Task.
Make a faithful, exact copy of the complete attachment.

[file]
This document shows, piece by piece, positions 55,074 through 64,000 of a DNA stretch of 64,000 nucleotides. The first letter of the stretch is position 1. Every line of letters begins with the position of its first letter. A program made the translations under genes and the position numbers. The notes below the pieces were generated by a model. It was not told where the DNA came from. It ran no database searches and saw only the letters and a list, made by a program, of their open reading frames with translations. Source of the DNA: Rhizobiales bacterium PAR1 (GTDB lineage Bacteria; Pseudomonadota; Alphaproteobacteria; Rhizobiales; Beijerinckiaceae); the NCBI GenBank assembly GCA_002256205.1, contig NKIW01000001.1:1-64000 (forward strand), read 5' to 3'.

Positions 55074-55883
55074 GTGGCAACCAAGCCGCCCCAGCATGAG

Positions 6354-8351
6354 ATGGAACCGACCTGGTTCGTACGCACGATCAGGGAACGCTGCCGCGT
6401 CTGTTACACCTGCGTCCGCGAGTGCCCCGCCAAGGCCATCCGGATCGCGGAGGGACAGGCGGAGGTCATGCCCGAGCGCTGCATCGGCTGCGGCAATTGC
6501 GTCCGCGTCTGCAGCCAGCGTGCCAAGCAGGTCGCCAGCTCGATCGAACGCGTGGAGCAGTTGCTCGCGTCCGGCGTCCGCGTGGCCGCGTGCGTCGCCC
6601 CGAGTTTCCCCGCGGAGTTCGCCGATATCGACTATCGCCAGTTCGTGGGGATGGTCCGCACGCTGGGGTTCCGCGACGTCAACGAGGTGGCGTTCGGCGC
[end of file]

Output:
This document shows, piece by piece, positions 55,074 through 64,000 of a DNA stretch of 64,000 nucleotides. The first letter of the stretch is position 1. Every line of letters begins with the position of its first letter. A program made the translations under genes and the position numbers. The notes below the pieces were generated by a model. It was not told where the DNA came from. It ran no database searches and saw only the letters and a list, made by a program, of their open reading frames with translations. Source of the DNA: Rhizobiales bacterium PAR1 (GTDB lineage Bacteria; Pseudomonadota; Alphaproteobacteria; Rhizobiales; Beijerinckiaceae); the NCBI GenBank assembly GCA_002256205.1, contig NKIW01000001.1:1-64000 (forward strand), read 5' to 3'.

Positions 55074-55883
55074 GTGGCAACCAAGCCGCCCCAGCATGAG

Positions 6354-8351
6354 ATGGAACCGACCTGGTTCGTACGCACGATCAGGGAACGCTGCCGCGT
6401 CTGTTACACCTGCGTCCGCGAGTGCCCCGCCAAGGCCATCCGGATCGCGGAGGGACAGGCGGAGGTCATGCCCGAGCGCTGCATCGGCTGCGGCAATTGC
6501 GTCCGCGTCTGCAGCCAGCGTGCCAAGCAGGTCGCCAGCTCGATCGAACGCGTGGAGCAGTTGCTCGCGTCCGGCGTCCGCGTGGCCGCGTGCGTCGCCC
6601 CGAGTTTCCCCGCGGAGTTCGCCGATATCGACTATCGCCAGTTCGTGGGGATGGTCCGCACGCTGGGGTTCCGCGACGTCAACGAGGTGGCGTTCGGCGC